“ A statesman must wait until he hears the steps of God sounding through events, then leap up and grasp the hem of his garment.”   “A government must not waiver once it has chosen its course. It must not look to the left or right but go forward.” Two quotes from  Bismarck on which Angela Merkel must surely have reflected during recent months. The leader of Europe’s most populous country, its strongest economy and dominant  political force,  Europe’s  longest serving Head of Government, is facing the biggest political challenge of her career.

Her announcement in early September that Germany would accept all refugees from Syria seemed the right thing to do. Indeed she did not have much choice. The plight of migrants trying to get to Europe had dominated the media for months following the drowning of hundreds in the Mediterranean . Public interest and sympathy increased dramatically as the flow turned into a tide and as a new route in the eastern Mediterranean via Turkey and Greece became the preferred one. There was public horror and demand for action after the poignant images of  a drowned toddler washed up  on a Greek shore appeared. Throughout Europe thousands offered to help by materially assisting refugees, even offering to accommodate them in their own homes.

Europe’s official response had been a number of hand-wringing EU summits, long on rhetoric, short on solutions. Many EU countries were indifferent or signed up to token responses at best. Ireland at least joined a number of countries in sending a ship to aid  in rescue operations off the Libyan coast and has committed, to date, to taking 4,000 refugees.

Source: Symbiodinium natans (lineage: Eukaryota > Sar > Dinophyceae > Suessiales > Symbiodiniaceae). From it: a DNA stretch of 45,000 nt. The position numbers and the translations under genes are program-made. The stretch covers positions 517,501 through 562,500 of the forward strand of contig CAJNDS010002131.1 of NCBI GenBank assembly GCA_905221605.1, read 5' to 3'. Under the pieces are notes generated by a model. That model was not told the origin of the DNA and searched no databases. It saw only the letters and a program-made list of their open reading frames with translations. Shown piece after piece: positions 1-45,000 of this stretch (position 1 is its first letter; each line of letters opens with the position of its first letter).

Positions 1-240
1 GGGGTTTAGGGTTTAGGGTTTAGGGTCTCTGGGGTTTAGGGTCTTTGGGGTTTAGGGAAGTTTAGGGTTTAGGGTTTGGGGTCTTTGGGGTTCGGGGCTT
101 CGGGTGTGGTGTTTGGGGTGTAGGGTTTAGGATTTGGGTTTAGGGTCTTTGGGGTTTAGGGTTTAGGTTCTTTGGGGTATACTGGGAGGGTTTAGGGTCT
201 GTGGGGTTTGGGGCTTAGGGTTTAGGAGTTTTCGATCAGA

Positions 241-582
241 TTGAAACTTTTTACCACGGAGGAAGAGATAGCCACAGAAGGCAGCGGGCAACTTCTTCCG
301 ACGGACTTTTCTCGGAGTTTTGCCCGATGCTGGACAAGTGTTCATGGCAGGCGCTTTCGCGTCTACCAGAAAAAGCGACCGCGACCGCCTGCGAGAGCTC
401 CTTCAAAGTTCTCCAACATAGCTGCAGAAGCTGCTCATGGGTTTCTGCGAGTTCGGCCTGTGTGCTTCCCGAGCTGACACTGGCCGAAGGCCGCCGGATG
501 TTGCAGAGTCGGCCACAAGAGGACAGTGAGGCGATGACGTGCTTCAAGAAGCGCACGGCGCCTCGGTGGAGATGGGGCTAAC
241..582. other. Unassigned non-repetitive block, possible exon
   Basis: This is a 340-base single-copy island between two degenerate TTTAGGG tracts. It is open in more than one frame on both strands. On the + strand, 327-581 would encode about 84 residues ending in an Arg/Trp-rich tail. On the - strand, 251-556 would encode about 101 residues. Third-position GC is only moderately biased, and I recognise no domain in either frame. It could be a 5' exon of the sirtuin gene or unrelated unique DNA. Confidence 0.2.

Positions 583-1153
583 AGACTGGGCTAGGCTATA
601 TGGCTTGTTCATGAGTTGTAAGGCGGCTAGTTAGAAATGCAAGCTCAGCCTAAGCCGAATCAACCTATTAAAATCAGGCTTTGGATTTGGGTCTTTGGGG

The increasing flow of migrants seeking to enter Europe was given impetus and augmented by the surge of refugees fleeing the worsening conflict in Syria. With no solution in sight, with ISIS controlling more and more of the country and with several million refugees already in neighbouring countries, the attraction of Europe, where some already had relatives, was obvious. The shorter and ostensibly safer sea route via Turkey beckoned and there was no shortage of  people traffickers to facilitate.

So they came, in a human tide of up to ten thousand a day,  arriving in Greece and pushing on through the Balkans towards more prosperous Northern Europe, the numbers supplemented by refugees from Iraq, Afghanistan,  Eritrea and elsewhere.  Media coverage was frenzied, with references to a flow of biblical proportions and to the greatest mass migration into Europe since World War Two. The magnet was Germany, Europe’s prosperous economic powerhouse, with a history of taking in refugees since the Nineties and which, given its demographics, needed to import labour.

Merkel’s announcement  that there was no upper limit on the numbers with a right to asylum did little more than paraphrase refugee rights under the 1951 Refugee Convention but signalled that  Germany would welcome those from Syria trekking north.  The net effect was to intensify the flow. It was after all an opportunity  for a future and a new life for anyone who could make it. Europe’s border controls, such as they were, buckled and were overwhelmed . The  EU regulation that refugees should be tethered to the first country they entered collapsed. As the reaction began, with Hungary the first EU state to break ranks and erect border fences, and others following, the push was on  to enter before the door  slammed shut.

Five months later the issue has morphed into one with the potential to derail or re-orient  the direction of the EU, bringing down Merkel in the process. In a domino effect, border controls are being reintroduced in a number of countries. Roughly a million refugees arrived in 2015 in Germany and Sweden alone, the other country to operate an open door policy. Winter has reduced but by no means stopped the refugee flow, with,  as I write, new arrivals in Germany running at 3,000 per day.